Monday, 31 March 2014

Swimming Sinkable Play Toys .... post 50

We all relate to toys in some way or another whether they are whole or not. Mostly, the toys we use in water are colourful, soft, pliable and safe. They are big enough to see yet small enough to hold in our hand/s

They have shapes like the toys we see outside of water, animals that live in water (fresh or the ocean). May be a doll, a ball, tiny cars, a fire engine, a train carriage, a plane or various surface and under water animals like ducks, fish, dolphins, octopus, whales or diving bags, sticks and rings

Our purpose for using sinkable play toys during learning / teaching swimming is to motivate the intention of picking them up without goggles on the eyes. We set a short term goal. We praise for an attempt and/or for the achievement. The reward of a sucker / lollipop at the end of a lesson will greatly stimulate motivation to achieve

We learn / teach to identify each toy by its shape and colour. In this way we can set a challenge to pick up a specific toy or toys. We use the same words for each toy each time we set a challenge. This identification ensures that as a whole each of us understands the same instruction and purpose

The ultimate purpose is to use the ‘big breath’ skills that we have been practicing regularly  post 40

©      To learn to ‘hold the breath’ to feel comfortable holding the breath for as long as it takes to pick up a toy or toys without panic

©      To learn to open and keep the eyes open under water while looking for toys

©      To learn to pick up toys under water without goggles on the eyes as part of swimming freely

©      To think about and remember the challenge set for picking up the toys

©      To enjoy being under water

©      This is a method to teach swimming and life skills ‘without teaching the obvious’

Picking up toys are not just learning and teaching swimming skills. These are games which we learn to share and play with all ages ....


Sunday, 16 March 2014

Swimming Guidance learn/teach skills Module 12 of 16 Kick with Arms over the Broomstick .... post 49

The ‘broomstick’ is a very versatile floatable swimming aid which we learn to control. The weight and strength of an adult is not sufficient to easily push and hold these two bottles down under the water. This marvellous swimming aid supports all ages at the surface of the water without causing fear of submerging, except by choice. This aid is safe to use for all ages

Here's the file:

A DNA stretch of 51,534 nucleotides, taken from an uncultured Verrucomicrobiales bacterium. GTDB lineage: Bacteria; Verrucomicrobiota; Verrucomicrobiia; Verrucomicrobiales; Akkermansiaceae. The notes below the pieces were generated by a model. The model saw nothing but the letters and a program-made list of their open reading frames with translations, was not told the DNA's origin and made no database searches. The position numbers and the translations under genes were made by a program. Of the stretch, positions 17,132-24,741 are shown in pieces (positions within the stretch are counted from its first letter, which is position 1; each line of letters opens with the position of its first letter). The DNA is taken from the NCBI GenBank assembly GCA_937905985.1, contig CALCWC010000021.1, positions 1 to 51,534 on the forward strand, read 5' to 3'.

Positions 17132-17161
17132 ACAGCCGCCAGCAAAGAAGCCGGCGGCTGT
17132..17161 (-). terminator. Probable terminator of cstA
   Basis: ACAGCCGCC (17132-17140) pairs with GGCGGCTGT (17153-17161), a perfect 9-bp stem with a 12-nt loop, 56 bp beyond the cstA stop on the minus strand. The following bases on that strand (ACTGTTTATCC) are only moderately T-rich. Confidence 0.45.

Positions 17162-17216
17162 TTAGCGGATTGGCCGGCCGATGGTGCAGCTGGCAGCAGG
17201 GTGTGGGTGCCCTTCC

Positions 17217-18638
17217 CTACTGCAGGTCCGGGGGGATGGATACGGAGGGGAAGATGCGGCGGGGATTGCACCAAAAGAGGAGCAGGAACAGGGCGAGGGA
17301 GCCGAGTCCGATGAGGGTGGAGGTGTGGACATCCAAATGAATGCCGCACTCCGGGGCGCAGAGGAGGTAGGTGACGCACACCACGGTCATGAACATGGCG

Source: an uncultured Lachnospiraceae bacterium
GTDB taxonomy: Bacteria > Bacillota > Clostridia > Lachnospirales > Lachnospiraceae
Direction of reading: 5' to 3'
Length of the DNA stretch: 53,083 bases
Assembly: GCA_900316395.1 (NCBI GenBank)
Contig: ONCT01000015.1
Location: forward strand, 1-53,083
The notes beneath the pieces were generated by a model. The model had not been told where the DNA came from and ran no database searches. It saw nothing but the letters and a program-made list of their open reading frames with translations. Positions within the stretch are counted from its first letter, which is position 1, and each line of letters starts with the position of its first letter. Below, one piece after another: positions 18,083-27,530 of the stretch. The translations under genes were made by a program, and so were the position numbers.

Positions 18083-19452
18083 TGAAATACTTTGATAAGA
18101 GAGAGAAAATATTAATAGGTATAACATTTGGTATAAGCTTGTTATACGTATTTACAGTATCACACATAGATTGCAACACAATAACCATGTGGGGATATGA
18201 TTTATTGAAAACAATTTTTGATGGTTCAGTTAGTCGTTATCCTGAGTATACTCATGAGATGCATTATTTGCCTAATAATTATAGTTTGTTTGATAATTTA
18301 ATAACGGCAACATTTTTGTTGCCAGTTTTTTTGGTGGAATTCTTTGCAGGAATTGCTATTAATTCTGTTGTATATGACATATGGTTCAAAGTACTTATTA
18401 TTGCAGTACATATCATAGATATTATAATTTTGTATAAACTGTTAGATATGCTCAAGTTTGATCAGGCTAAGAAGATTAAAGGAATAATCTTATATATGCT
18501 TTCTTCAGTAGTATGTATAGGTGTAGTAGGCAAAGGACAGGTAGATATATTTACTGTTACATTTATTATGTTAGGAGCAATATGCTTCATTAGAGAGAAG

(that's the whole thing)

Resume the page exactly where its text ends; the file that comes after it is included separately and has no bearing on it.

Always supervise use of ‘the broomstick’ when in use by infants and small children who might let go with their hands or arms. Support everyone during the orientation and early learning stages of learning to kick to prevent the body from sinking down under the water

Additional restrictive ‘floatation aids’ should not be attached to anybody at any time as this defeats the objective of learning to swim independently and ‘freely’ post 14

Learning/Teaching swimming on the ‘broomstick’ is the first step towards becoming independent of support, our first step towards learning to and experiencing swimming ‘freely’

In a standing depth we can place the arms over the ‘broomstick’ to fit comfortably under the shoulders. The solid ‘broomstick’ supports the body across the chest. We can manoeuvre the ‘broomstick’ by pushing or pulling our shoulders from side to side when we turn around. We use our legs which will automatically manoeuvre to either turn around toward the left or the right

As we move forwards off of a solid footing our legs are free over deeper water to kick to stay on top of the water and to propel ourselves forwards to wherever we want to move to on the surface of the water. Continuous kicking of the legs is stimulated to prevent them from falling down under the water

Unconsciously we learn to lift the hips without trying to teach ‘the obvious’. This places the body in the correct position for swimming on the surface of the water. This action stimulates use of our ‘core muscles’. We manage our own ability and safety

Initially, with the arms over the ‘broomstick’ and around the neck to re assure ability we stimulate self confidence.